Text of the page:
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Willie Mays says Barry Bonds belongs in Hall of Fame as Giants retire No. 25


One year after Barry Bonds was granted complete acceptance back into the San Francisco Giants organization, Major League Baseball’s all-time home run king was immortalized by the franchise.

Bonds’ No. 25 jersey was officially retired by San Francisco prior to Saturday’s game against Bonds other former team, the Pittsburgh Pirates, making him the 12th player in franchise history to receive the honor.

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The ceremony was highlighted by two emotional speeches. One from the man himself, Bonds, who opened up about his relationship with his parents and the pursuit of his father’s approval throughout his development as a man and ballplayer. The other from Bonds’ godfather and mentor, and the greatest Giants player of all-time, Willie Mays, who urged Hall of Fame voters to finally send Bonds to Cooperstown.


Bonds understandably struggled getting through talking about his father, Bobby Bonds, who died in 2003. Bonds selected the No. 25 upon joining San Francisco in 1993 to honor his father, who wore the same number during his Giants years. He was assured throughout the ceremony that his father would have been proud.

Bonds also thanked Mays for being a second father figure and a rock he could always count on. He concluded by thanking Pirates and especially Giants fans for going on the baseball journey with him and welcoming him home.

Willie Mays steals the show

The guest list for Bonds’ big night was quite impressive. Naturally, there were plenty of Giants alumni in attendance, but none were more notable or could possibly shine brighter than Mays.


It was a very special moment as Mays unexpectedly walked to the podium and spoke of the bond he’s shared with Barry and the Bonds family. Mays said he doesn’t like talking at events like this, but obviously had to make an exception for Bonds.

As always, Mays hit a home run.

Also on hand were Giants Hall of Famers Willie McCovey, Juan Marichal and Orlando Cepeda. Several former Giants teammates were there too, including Ray Durham, Robb Nen and Kirk Reuter. Also attending were Bonds’ former Pirates teammate Bobby Bonilla, and the two managers most closely connected to Bonds’ career, Jim Leyland and Dusty Baker.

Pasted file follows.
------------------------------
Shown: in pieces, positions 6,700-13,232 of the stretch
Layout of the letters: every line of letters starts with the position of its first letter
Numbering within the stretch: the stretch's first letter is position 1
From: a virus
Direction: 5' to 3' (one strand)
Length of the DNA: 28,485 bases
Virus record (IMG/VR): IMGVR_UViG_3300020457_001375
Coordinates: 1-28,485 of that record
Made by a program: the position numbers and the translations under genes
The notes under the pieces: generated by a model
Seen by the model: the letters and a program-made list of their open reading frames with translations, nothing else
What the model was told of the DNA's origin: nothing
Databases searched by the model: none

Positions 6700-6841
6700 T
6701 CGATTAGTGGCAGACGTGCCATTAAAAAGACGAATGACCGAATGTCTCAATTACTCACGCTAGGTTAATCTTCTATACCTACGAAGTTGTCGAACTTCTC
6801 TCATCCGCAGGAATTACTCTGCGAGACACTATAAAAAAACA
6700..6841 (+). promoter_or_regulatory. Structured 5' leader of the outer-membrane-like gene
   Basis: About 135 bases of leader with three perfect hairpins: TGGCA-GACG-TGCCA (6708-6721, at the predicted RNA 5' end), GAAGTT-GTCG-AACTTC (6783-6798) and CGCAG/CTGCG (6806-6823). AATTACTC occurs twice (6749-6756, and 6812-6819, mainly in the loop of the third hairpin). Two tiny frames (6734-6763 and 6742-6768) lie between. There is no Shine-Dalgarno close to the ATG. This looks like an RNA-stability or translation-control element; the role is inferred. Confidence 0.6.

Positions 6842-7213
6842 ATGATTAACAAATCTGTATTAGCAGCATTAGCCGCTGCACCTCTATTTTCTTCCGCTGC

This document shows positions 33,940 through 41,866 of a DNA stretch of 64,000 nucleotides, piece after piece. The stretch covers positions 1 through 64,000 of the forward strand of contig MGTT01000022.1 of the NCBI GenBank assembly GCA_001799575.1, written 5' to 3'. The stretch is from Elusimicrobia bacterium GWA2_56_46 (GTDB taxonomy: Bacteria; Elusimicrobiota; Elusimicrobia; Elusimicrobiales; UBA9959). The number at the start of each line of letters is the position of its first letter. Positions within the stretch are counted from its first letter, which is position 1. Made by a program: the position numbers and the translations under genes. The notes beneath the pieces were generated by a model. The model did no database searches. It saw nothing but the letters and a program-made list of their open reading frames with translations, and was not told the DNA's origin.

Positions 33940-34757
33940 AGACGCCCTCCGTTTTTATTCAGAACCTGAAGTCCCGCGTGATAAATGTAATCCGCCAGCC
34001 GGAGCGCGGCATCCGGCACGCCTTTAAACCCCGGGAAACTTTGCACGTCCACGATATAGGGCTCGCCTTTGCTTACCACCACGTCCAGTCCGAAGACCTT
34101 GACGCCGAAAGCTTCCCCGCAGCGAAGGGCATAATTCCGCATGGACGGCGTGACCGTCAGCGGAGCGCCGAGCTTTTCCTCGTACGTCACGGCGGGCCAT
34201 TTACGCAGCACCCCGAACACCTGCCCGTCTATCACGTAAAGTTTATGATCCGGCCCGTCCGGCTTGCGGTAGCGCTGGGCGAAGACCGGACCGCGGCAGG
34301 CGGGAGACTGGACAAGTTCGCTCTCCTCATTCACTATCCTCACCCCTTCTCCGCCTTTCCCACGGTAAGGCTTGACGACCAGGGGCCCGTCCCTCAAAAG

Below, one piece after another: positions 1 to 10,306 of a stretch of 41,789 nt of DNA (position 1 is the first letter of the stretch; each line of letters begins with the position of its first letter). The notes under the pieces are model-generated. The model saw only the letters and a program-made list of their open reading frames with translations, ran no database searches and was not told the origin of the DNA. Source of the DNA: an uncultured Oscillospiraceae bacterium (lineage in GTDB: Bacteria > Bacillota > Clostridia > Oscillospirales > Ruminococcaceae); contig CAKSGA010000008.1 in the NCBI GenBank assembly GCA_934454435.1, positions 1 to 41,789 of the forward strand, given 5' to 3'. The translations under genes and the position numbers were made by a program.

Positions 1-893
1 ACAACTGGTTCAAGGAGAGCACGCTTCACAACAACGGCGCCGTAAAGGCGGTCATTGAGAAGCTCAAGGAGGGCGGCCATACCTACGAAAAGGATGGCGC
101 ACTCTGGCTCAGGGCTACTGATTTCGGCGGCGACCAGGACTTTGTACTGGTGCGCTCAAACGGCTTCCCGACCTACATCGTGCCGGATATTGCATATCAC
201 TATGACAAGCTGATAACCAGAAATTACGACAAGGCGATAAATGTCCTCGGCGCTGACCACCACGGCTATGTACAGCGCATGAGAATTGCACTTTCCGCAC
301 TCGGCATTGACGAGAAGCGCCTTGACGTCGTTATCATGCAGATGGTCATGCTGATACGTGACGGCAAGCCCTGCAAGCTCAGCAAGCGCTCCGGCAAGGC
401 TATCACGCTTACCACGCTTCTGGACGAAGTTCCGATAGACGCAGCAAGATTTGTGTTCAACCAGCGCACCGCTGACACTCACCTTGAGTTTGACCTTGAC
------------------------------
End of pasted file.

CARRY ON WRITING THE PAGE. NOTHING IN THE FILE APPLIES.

Welcomed home with open arms

Bonds received a warm welcome as Giants fans were given the moment they’ve long anticipated. Chants of “Barry, Barry” where audible throughout his extended walk in from center field.

While Bonds remains a villain to much of the baseball world due to his alleged ties to baseball’s “steroids era,” the city of San Francisco has reopened its arms in appreciation. For 15 seasons, Bonds was the face of the Giants franchise and, for better or worse, he’ll forever be a significant part of their legacy.  

On a personal level, it was a long overdue homecoming for Bonds. His unceremonious exit from baseball in 2007 didn’t afford him the opportunity to go out on his own terms. Saturday’s ceremony may have finally given him the closure he’s sought for so long.

The San Francisco Giants officially retired Barry Bonds No. 25 during a ceremony at AT&T Park. (AP)

Breaking from tradition

To show their renewed commitment to Bonds, the Giants have broken from their usual protocol when it comes to retiring jerseys. Bonds is the 12th Giants player to have his jersey retired. That covers the team’s time in New York as well. But he’ll be the only one who’s not a Baseball Hall of Famer.

Though Bonds never failed a PED test, the dark cloud of steroid allegations have been enough to keep him out of Cooperstown. Bonds gained minimal added support from voters on the last ballot, going from 53.8 percent to 56.4 percent. The threshold for induction remains 75 percent, making it increasingly questionable whether Bonds will be voted in by the Baseball Writers’ Association of America. 

No other Giants player had worn Bonds No. 25 since his last game, so the team decided it wasn’t worth delaying their honor any longer while waiting for a Hall of Fame honor that may be delayed until the veterans’ committee can weigh in.

The elite group of retired numbers includes Orlando Cepeda (30), Juan Marichal (27), Willie Mays (24), Willie McCovey (44), Gaylord Perry (36) with San Francisco. Members of the New York Giants were Bill Terry (3), Mel Ott (4), Carl Hubbell (11) and Monte Irvin (20). Christy Mathewson and John McGraw have been honored too despite playing before numbers were on uniforms.

The coolest feature

The Giants really went all out to honor Bonds. There was a tribute video narrated by actor Danny Glover. There were taped messages from Tom Brady, Joe Montana and Steph Curry. There was even a special appearance by former Dodgers closer Eric Gagne.

Perhaps the coolest feature though was their detailed retrospective of some of Bonds most impressive home runs at AT&T Park, and more specifically into McCovey Cove. The Giants set up an inflatable baseball marker on the landing spot of all 35 Bonds home runs that reached the Cove.


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